Mimicking the Opposition: Bismarck's Welfare State and the Rise of the Socialists. 

    [CRC DP No. 448, 2023]

    Abstract: This paper examines the consequences of a government mimicking the policy of its competitor by studying the introduction of the welfare state in 19th century Germany. The reform conducted by the conservative government targeted blue-collar workers and aimed to reduce the success of the socialist party. The result based on a difference-in-differences design shows that the socialist party benefited in elections due to the reform. The analysis of the mechanism points to the socialist’s issue ownership by strengthening its reform orientation, which voters followed. The results are not driven by other political and economic channels related to the reform.


    Income Misperception and Populism, with Thilo N. H. Albers and Fabian Kosse.

    [CRC DP No. 344, 2022]

    Abstract: We propose that false beliefs about the own current economic status are an important factor for explaining populist attitudes. Along with the subjects’ receptiveness to right-wing populism, we elicit their perceived relative income positions in a representative survey of German households. We find that people with pessimistic beliefs about their income position are more attuned to populist statements. Key to understanding the misperception-populism relationship are strong gender differences in the mechanism: Misperception triggers income dissatisfaction for both men and women, but the former are much more likely to channel their discontent into affection for populist ideas.



    Other publications

    The Political Economy of Social Identity in 19th Century Germany, European Review of Economic History, 27(4), 635-637, 2023 [summary of my dissertation].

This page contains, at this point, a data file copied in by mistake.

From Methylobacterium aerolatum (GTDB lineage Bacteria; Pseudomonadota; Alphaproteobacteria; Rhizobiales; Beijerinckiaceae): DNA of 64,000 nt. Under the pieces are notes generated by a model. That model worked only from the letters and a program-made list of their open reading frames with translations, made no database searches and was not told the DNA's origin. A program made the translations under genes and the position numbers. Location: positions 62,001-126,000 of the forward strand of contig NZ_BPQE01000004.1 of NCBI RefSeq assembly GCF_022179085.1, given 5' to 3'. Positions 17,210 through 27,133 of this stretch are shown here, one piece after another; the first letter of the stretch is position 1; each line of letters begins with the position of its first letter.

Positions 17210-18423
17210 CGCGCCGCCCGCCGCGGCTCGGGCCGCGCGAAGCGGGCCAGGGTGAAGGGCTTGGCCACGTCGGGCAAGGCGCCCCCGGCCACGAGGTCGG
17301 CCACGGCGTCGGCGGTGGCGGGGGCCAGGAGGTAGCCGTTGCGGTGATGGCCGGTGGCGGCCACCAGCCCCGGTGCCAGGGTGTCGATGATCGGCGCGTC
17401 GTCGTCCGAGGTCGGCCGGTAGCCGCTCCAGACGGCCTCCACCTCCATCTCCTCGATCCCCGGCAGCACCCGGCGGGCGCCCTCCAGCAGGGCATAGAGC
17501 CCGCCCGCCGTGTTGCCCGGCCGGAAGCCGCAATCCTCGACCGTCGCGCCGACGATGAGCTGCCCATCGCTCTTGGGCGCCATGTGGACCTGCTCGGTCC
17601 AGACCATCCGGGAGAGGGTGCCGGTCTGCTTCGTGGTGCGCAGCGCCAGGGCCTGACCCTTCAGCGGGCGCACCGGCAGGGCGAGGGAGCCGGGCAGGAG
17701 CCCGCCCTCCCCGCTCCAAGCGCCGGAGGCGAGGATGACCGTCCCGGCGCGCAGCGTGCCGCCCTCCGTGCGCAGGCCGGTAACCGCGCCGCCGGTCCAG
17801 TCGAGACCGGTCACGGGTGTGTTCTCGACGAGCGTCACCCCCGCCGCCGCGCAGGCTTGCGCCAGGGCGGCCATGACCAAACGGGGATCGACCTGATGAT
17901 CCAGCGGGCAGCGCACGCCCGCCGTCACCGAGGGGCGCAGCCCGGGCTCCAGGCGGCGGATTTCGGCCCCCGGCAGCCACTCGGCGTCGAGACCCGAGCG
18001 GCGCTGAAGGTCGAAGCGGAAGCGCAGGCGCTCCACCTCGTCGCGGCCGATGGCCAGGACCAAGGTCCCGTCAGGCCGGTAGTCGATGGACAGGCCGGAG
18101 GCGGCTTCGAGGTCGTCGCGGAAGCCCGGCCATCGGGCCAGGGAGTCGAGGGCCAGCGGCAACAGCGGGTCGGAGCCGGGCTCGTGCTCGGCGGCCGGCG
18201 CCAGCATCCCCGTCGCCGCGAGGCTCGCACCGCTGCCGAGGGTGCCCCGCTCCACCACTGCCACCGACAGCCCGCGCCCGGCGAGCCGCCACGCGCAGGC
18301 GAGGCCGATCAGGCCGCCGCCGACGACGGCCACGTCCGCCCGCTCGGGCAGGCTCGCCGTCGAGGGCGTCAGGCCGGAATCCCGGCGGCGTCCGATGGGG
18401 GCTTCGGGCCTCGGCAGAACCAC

National identity, economic integration, and the rise of Prussia, with Nikolaus Wolf, In: Ulrich Pfister and Nikolaus Wolf (eds.). An Economic History of the First German Unification. Routledge, 19-37, 2023.

    German version: Nationale Identität, ökonomische Integration und der Aufstieg Preusses, with Nikolaus Wolf, In: Ulrich Pfister et al. (eds.). Deutschland 1871. Die Nationalstaatsbildung und der Weg in die Moderne Wirtschaft. Mohr Siebeck, 23-47, 2021.


    Review "Capital and Ideology" by Thomas Piketty, with Till Breyer, Critical Inquiry 47(3), 613-615, 2021.

    German version: Theorieblog.


    Review "Enacting Dismal Science. New Perspectives on the Performativity of Economics" by Ivan Boldyrev and Ekaterina Svetlova (eds.), with Anja Breljak, Journal of Economic Methodology 24(4), 434-440, 2017.

  • Teaching

    Seminar Empirical Research in Economics, with Nikolaus Wolf (2x)

    Seminar Political Economy of Radicalization, with Monique Reiske

    Seminar Regional and Political Polarization, with Miriam Roehrkasten

    Seminar Political Economy, with Thilo Albers (2x)

    Seminar Economics of Identity, with Nikolaus Wolf

    Seminar Philosophy of Economics

    Seminar Economics of Nationalism (2x)

    Seminar Economic Crises and Political Change, with Nikolaus Wolf

    Lecture Introduction to Economics and Economic History, with Thilo Albers

    Tutorial Advanced International Trade, with Wolf-Fabian Hungerland

    Tutorial European Economic History I, 1800-1914 (2x)